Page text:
ACHANGE Arkansas Coalition of Housing & Neighborhood Growth For Development
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NWRHA Open House featured in

Dated: July 01, 2011

By DAVID HOLSTED | Posted: Friday, July 1, 2011 8:00 am

BERGMAN - A hot summer afternoon in the front yard of a tidy, well-built house was the perfect time and place to sing the praises of sweat equity.

"This is a real life example of how government can leverage its resources with the people who live here, albeit with sweat equity, to live the American dream," said U.S. Congressman Steve Womack, exchanging the House of Representatives for the house of Jack Groves to send his message.

Womack was one of several national, state and local officials who joined some American dreamers at an open house hosted on Wednesday, June 29, by the Northwest Regional Housing Authority (NRHA). Representing Sen. John Boozman were aids Tim Riley and former Boone County judge Mike Moore.

Groves' house, located just off Tar Kiln Road near Bergman, is part of a cluster of new homes, the others being owned by the Knapp, Petty and Turbyfill families. The houses, which were open for inspection, are part of the NRHA's Mutual Self-Help Housing Program. They were built using loans provided by the United States Department of Agriculture's Rural Development program. The mortgages are for 33 years. Payments are based on income and family size. Families selected for the program are required to provide some of the labor, or sweat equity.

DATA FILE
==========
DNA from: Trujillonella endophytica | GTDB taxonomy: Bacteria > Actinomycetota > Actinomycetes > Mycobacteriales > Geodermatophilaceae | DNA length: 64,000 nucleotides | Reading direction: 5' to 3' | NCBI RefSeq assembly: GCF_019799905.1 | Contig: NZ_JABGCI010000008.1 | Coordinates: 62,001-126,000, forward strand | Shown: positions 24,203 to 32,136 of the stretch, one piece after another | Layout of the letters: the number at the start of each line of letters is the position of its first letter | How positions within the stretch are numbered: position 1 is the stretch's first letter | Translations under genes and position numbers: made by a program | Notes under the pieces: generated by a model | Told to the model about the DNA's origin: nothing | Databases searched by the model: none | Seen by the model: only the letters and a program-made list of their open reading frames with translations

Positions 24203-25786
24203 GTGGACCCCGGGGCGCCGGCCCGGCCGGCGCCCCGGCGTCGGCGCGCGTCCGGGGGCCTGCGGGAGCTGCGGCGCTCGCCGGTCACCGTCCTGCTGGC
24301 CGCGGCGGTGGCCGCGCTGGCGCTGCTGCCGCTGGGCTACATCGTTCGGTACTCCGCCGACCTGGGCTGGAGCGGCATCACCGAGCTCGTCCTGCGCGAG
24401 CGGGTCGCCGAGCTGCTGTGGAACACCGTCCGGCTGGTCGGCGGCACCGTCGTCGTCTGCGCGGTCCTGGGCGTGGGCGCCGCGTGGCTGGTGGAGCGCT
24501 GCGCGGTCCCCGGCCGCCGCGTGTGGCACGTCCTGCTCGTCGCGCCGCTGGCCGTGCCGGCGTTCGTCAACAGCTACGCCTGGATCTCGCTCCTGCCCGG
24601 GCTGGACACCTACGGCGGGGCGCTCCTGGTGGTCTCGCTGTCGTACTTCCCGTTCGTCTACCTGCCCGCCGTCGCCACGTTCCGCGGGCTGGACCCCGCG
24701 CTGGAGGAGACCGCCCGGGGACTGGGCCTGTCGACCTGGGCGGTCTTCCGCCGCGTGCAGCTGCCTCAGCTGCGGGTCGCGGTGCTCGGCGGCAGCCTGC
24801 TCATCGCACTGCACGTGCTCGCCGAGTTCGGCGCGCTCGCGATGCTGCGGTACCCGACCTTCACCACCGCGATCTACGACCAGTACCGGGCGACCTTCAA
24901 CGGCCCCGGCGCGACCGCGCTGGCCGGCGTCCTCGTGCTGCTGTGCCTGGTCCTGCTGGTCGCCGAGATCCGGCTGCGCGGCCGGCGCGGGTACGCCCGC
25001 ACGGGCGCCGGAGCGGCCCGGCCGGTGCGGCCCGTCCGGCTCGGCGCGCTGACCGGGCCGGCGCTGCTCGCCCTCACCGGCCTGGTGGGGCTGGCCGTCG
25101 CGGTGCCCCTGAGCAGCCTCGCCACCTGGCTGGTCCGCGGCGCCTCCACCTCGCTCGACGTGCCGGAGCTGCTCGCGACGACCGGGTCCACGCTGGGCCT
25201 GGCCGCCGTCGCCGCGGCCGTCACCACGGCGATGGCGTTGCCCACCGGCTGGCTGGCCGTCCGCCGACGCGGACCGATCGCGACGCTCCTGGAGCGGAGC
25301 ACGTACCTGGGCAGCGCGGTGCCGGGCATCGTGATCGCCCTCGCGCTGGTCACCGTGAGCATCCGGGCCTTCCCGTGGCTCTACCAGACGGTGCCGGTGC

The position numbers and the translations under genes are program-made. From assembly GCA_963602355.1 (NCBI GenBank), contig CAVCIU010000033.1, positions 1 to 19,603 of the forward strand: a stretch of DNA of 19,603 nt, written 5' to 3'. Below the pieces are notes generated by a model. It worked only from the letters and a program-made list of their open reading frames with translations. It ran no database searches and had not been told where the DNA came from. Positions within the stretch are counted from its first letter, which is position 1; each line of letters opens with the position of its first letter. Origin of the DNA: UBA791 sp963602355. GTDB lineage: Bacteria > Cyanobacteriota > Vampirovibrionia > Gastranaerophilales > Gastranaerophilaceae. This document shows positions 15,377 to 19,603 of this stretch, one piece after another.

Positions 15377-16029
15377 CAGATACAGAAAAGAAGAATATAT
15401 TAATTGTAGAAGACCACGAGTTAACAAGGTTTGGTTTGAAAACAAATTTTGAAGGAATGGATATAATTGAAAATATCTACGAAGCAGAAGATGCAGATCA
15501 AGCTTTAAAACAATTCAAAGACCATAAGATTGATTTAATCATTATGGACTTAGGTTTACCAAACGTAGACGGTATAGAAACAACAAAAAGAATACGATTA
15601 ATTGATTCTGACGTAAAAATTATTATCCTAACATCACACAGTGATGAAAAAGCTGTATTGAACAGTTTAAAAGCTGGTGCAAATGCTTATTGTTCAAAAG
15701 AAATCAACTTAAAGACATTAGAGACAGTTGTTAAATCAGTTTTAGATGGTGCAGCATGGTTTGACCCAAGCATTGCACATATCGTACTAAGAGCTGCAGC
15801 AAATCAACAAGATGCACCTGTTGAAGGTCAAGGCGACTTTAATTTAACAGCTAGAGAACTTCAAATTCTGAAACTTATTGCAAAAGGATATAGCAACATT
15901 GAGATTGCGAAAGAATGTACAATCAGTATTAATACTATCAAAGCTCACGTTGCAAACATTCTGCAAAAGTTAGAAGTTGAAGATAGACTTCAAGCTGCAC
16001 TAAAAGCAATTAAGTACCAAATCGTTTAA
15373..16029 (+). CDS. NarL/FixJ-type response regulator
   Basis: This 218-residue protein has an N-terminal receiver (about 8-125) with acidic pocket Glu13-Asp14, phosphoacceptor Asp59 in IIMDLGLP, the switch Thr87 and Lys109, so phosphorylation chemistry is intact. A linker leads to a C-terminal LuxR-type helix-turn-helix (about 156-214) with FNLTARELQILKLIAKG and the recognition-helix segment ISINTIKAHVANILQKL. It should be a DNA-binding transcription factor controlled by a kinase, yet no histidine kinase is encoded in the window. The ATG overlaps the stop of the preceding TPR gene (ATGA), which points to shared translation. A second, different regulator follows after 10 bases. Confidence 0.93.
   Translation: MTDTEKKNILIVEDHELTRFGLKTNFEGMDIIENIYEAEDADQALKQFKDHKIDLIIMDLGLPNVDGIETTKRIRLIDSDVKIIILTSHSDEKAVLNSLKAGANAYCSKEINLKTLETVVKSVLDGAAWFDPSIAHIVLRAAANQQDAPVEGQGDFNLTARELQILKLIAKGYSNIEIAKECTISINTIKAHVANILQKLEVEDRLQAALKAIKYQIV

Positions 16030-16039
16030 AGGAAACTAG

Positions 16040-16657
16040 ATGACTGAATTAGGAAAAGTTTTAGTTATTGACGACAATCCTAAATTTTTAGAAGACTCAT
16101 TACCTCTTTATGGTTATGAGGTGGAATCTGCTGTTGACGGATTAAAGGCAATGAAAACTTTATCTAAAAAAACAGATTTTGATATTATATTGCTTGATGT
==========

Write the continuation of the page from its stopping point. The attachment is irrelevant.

The NRHA has helped dozens of people in Baxter, Boone, Carroll, Madison, Marion, Newton and Searcy counties to own their homes.

"Everyone is skeptical, wondering if it's too good to be true," said Vicky Stratton, the Mutual Self-Help Housing Program group coordinator. "Well, it's true."

Stratton presented Groves as an example of how the program helps people achieve the dream of home ownership. A disabled Vietnam-era naval veteran, Groves was living in mobile home, paying $300 to $400 a month in rent, Stratton said. In addition, he was paying $300 a month for heat and still not keeping warm. Now, he lives in his own house, making payments of $350.

Groves' sweat equity payments consisted of just about everything, he said.

"It's well-built," he said of the house he's lived in since 2008. "I saw it myself."

The importance of the support the Self-Help program received from Congress was emphasized by Neal Gibson, the assistant executive director of the NRHA.

"Self-Help Housing is a very significant program," Gibson said, pointing toward Groves' house, "and this is an example of how it works extremely well."

According to Womack, many programs are just a hand-out, but the mentality of the Self-Help program was that of "pick ourselves up by the boot straps."

Riley said that Boozman has toured several Self-Help homes and has expressed amazement at the high quality.

"Every time we get back in the car, his reaction is ‘Wow! I can't believe what these people are getting,'" Riley said.

Groves was asked to say a few words in closing.

With his home in the background, he said, "I'm so proud of what we've accomplished here. I love my home and now hope we can keep this going."


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